DigiByte Core – DGB FullNode Wallaet

The DigiByte Core Wallet (DGB Wallet) is a full-fledged DigiByte client and forms the basis of the network. It provides a high level of stability and also has support for SegWit and Dandelion. However, it takes up a lot of disk space.

  • Launch date: January 10, 2014
  • Blockchain type: Public, decentralized, UTXO based, multi-algorithm
  • Ticker symbol: DGB
  • Genesis block hash: “USA Today: 10/Jan/2014, Target: Data stolen from 110 million customers”
  • Maximum total supply: 21 billion digibytes in 21 years (2035)
  • Current offer: 14,293,304,147 DGB (May 2021)
  • Blockchain reward reduction: 1% monthly
  • Current block reward: 520 DGB (May 2021)
  • Mining algorithms: 5 separate: SHA256, Scrypt, Odocrypt, Skein and Qubit blocks per algo (5)
  • Difficulty retarget: Each 1 block, 5 separate difficulties, independent difficulty for each mining algo
  • SegWit support: Yes. First major altcoin to successfully activate Segwit. (April 2017)
  • Hard forks: 5. DigiShield, MultiAlgo, MultiShield, DigiSpeed, Odocrypt
  • Soft forks: 3. SegWit, CSV, NVersionBits

You can mine DigiByte on one of five separate mining algorithms. Each algorithm mines an average of 20% new blocks. This allows for much greater decentralization compared to other blockchains. An attacker who owns 99% of any single algorithm would still not be able to hardfork the blockchain, making DigiByte much more secure against PoW attacks than other blockchains.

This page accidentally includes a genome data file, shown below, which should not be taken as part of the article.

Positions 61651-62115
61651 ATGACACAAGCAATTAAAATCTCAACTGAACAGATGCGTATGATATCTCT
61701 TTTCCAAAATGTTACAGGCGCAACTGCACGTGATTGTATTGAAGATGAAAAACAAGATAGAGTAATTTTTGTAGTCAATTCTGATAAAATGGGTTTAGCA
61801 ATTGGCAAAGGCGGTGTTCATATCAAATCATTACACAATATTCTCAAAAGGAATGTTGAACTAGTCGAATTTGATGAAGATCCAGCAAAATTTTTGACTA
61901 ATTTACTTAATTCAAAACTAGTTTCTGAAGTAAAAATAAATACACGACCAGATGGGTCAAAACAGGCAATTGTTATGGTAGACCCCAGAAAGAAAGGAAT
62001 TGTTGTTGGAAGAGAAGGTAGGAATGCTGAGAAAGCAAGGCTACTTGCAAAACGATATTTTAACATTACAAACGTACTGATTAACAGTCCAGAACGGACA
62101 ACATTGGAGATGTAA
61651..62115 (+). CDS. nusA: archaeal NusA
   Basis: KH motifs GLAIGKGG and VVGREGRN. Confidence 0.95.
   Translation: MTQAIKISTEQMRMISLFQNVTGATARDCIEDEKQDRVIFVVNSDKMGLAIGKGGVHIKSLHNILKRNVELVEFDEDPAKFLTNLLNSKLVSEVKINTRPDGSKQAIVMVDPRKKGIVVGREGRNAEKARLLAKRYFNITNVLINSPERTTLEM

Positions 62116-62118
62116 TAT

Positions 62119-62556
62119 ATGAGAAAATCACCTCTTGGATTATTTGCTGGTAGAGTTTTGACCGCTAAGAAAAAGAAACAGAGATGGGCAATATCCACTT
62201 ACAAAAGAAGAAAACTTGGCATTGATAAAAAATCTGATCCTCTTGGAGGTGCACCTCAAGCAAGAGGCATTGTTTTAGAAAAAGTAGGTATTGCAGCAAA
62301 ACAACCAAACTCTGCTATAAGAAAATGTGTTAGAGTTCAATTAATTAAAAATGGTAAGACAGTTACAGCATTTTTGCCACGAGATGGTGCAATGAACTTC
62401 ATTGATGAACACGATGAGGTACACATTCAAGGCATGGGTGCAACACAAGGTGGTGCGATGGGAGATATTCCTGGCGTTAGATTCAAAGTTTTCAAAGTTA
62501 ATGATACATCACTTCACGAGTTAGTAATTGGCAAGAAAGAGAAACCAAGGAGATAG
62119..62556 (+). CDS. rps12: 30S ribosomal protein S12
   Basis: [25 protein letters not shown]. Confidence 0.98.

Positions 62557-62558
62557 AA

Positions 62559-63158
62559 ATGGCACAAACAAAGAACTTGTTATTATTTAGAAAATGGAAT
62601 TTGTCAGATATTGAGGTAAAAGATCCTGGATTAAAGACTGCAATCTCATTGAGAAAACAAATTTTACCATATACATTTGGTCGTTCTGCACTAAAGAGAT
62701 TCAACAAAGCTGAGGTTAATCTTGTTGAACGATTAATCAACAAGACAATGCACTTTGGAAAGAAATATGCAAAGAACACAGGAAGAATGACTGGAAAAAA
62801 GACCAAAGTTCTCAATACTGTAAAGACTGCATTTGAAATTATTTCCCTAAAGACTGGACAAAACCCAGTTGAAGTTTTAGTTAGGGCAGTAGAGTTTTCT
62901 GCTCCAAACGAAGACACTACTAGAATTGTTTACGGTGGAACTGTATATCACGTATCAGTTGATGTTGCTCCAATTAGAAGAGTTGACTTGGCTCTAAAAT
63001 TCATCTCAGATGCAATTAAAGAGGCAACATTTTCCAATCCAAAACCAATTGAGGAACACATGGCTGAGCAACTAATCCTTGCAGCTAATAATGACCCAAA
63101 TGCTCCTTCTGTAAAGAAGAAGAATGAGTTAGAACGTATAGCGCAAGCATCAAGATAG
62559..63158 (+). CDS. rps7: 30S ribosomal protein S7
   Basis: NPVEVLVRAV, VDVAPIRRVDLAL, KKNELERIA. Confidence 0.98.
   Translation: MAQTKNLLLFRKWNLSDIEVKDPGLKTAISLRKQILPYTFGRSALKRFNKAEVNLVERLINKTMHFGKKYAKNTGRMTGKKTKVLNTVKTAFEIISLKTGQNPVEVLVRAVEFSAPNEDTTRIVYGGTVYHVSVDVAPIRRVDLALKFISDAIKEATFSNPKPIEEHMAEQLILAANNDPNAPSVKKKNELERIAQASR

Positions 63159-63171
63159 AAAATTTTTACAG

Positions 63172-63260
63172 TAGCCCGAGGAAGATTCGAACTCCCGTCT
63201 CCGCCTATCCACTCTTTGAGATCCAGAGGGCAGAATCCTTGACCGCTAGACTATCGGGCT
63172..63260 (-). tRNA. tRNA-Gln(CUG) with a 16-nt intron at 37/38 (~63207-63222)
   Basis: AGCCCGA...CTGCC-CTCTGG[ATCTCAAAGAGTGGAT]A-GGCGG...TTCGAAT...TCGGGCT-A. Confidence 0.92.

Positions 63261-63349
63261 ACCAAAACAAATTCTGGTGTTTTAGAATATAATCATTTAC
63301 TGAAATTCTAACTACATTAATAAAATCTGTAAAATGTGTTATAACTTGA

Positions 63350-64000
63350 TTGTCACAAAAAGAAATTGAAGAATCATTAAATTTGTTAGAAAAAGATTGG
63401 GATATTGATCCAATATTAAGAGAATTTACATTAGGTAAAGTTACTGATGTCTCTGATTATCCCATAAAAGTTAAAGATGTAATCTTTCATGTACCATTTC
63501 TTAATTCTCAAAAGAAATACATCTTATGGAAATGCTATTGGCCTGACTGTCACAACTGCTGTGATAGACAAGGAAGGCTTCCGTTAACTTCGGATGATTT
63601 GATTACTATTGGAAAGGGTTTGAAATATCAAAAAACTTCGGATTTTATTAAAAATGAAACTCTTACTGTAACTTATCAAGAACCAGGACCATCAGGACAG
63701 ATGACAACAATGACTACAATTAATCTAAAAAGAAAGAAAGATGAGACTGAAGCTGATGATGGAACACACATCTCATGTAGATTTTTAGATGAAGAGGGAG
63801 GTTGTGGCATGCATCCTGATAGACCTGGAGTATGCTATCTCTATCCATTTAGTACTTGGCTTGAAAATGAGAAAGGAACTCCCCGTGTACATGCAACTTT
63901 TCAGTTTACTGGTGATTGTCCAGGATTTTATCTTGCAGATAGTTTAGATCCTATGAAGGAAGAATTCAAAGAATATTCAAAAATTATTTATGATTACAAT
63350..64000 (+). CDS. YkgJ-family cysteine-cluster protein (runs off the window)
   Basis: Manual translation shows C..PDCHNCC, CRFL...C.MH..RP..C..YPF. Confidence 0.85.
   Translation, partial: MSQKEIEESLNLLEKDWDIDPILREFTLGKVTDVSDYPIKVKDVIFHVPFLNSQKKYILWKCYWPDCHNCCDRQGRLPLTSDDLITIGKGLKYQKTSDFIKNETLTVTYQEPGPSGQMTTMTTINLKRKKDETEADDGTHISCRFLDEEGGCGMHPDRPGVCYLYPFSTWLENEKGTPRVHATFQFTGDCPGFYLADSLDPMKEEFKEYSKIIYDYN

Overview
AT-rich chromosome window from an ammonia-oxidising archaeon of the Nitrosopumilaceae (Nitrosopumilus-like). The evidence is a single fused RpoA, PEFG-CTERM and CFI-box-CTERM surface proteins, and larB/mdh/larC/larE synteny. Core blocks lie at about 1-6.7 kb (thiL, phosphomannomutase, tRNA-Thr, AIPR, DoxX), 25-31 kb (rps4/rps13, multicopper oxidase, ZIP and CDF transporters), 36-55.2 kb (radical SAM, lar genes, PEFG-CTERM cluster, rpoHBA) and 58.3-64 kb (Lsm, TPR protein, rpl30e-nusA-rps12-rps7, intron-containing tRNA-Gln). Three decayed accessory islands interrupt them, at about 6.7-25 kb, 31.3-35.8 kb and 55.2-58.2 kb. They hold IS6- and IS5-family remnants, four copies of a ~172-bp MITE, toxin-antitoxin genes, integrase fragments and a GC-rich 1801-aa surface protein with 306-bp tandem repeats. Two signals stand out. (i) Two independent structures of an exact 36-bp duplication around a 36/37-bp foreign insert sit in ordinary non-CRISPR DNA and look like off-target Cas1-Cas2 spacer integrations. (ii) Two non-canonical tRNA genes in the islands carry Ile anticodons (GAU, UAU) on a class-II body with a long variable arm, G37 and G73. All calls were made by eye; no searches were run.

• DigiShield hard fork: block 67,200, February 28, 2014
  • MultiAlgo hard fork: block 145k, September 1, 2014
  • MultiShield hard fork: block 400k, 10 December 2014
  • DigiSpeed hard fork: block 1,430,000 on 4 December 2015
  • Odocrypt hard fork: block 9,112,320 on 22 July 2019

DigiByte DGB vs Bitcoin BTC


  • 5 DigiByte mining algorithms versus 1 Bitcoin mining algorithm.
  • DigiByte mining is much more decentralized.
  • DigiByte mining algorithms may be changed in the future to prevent centralization.


  • DigiByte transactions are much faster than Bitcoin transactions.
  • 1-2 second transaction notifications.
  • 15 second DigiByte blocks versus 10 minute Bitcoin blocks.
  • DigiByte has 6x block confirmation – 1.5 minutes versus 1 hour for Bitcoin.

Transaction Volume:

  • DigiByte can process many more transactions per second.
  • Bitcoin can only process 3-4 transactions per second.
  • DigiByte can currently process 560+ transactions per second.

General offer:

  • 21 billion digibytes will be created in 21 years.
  • In 140 years, only 21 million bitcoins will be created.
  • 1000:1 ratio. 1000 DigiByte per Bitcoin.

Market availability and usability:

  • DigiByte is a lightweight brand for consumer marketing.
  • DigiByte is much cheaper to purchase.

Getting Started with DigiByte Core Wallet

The DigiByte Core Wallet is a basic wallet used for Windows, Linux and Mac OSX. Anyone can launch DigiByte Core Wallet and start sending/receiving DigiByte in seconds! This guide will help you set up your wallet and find your DigiByte address so you can start receiving DigiByte.

Step 1) Go to the DigiByte website and upload your wallet

  • Go to https://digibyte.org/ and click ” Select Wallet”.
  • Select a wallet for your operating system. If you are a Windows user and not sure, start with “Windows”.

GitHub DigiByte Core: https://github.com/DigiByte-Core/digibyte/